GuideStar service for councils

Emma Maier

GuideStar UK is launching a service to help local government funders monitor the performance of charities that provide public services.

The Local Government Intelligence Service will allow charities to store information about targets, achievements and quality systems within their GuideStar records, where it can be viewed by local authorities and public bodies.

The initiative was designed to reduce the burden on charities by allowing them to store performance information in one place on GuideStar, rather than having to produce reports for different funders. Several facilities have been added, such as the option for charities to upload documents. Sensitive information will be available to registered local authorities and public bodies only.

Local authorities will be able to use the tool to search for charities that provide a given public service in a specific region, so they can target such charities during consultations or tenders.

"The facility has been developed in response to feedback from a number of local authorities," said Les Hems, director of operations at GuideStar.

"Quite a few local authorities have expressed an interest and we haven't publicised it yet, so we're really pleased."

The service will be available only to charities registered in England and Wales when it launches later this month. GuideStar intends to open access to other voluntary organisations eventually.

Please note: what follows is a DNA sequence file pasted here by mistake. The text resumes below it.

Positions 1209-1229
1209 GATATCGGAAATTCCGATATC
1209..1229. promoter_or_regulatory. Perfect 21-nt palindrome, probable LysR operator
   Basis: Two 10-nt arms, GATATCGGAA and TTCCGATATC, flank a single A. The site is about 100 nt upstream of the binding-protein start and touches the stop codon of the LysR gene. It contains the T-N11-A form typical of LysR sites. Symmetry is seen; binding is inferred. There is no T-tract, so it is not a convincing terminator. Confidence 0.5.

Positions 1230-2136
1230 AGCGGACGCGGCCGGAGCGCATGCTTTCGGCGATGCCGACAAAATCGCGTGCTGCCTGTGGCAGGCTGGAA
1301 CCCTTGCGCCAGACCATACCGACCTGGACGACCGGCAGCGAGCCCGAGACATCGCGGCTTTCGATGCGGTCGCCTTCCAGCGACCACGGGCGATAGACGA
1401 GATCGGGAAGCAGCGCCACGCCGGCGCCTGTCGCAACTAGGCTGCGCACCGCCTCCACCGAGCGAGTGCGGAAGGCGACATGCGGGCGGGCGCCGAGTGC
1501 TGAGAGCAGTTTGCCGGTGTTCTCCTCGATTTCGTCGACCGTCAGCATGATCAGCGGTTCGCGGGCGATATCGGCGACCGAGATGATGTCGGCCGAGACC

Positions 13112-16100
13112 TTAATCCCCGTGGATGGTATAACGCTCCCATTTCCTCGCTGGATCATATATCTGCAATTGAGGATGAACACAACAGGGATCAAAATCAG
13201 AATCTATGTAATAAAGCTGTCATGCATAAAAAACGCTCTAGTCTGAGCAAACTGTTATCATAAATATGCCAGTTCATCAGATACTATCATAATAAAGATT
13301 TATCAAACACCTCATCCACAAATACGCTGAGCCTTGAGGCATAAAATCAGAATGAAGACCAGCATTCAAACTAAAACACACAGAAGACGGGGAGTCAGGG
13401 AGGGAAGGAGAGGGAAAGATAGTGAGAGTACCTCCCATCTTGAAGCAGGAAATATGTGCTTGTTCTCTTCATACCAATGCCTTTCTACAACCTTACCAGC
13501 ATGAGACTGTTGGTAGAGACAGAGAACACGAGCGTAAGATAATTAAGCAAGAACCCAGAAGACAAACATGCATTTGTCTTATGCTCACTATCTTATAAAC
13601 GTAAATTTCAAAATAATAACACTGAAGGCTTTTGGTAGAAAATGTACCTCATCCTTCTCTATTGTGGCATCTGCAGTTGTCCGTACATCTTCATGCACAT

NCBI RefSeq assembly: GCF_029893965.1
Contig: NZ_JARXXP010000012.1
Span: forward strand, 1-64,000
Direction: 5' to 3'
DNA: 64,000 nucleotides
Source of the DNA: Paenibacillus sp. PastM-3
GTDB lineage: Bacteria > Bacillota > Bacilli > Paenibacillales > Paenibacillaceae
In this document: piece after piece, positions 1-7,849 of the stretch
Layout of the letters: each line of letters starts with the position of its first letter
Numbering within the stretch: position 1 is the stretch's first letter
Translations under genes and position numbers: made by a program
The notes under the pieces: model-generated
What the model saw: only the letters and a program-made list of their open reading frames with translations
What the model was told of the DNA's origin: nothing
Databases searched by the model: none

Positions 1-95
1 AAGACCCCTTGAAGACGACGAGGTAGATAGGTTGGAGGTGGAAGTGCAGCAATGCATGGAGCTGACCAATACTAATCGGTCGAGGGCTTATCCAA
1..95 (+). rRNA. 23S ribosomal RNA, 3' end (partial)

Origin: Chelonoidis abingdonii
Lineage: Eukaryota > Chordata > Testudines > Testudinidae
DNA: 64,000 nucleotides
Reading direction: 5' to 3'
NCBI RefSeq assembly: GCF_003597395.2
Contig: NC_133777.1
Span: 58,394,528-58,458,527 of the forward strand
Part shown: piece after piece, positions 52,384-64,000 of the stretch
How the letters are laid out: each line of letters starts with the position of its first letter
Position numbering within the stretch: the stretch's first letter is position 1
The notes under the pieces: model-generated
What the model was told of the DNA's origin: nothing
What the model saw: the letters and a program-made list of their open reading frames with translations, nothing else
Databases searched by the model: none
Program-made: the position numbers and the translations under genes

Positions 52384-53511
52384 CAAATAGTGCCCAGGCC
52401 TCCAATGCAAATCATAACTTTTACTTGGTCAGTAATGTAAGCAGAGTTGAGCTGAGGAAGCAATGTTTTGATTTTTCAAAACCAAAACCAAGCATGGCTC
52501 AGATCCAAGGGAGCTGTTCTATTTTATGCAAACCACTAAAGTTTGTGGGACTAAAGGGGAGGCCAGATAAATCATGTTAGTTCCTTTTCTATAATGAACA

The service will be available free to charities, but local authorities and public bodies will have to pay a subscription fee. The fee structure has not yet been confirmed.

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The people behind GuideStar are seeking support from the United Nations for a plan to export the model to 30 countries by 2012.

GuideStar International, which includes US founder Buzz Schmidt and UK co-founder Hilary Browne-Wilkinson on its board, is already developing software for use in India, South Africa, Germany, Hungary and South Korea.

It is also mapping the world to ascertain the 'GuideStar-readiness' of every country. Eventually it hopes to launch a global search facility.

Each national site will be independent, and GuideStar International will charge a licence fee. "We need the backing of international players and multilateral agencies, such as DfID," said Kate Neligan, director of operations at GuideStar International. "The United Nations is interested in this."

Mathew Little.

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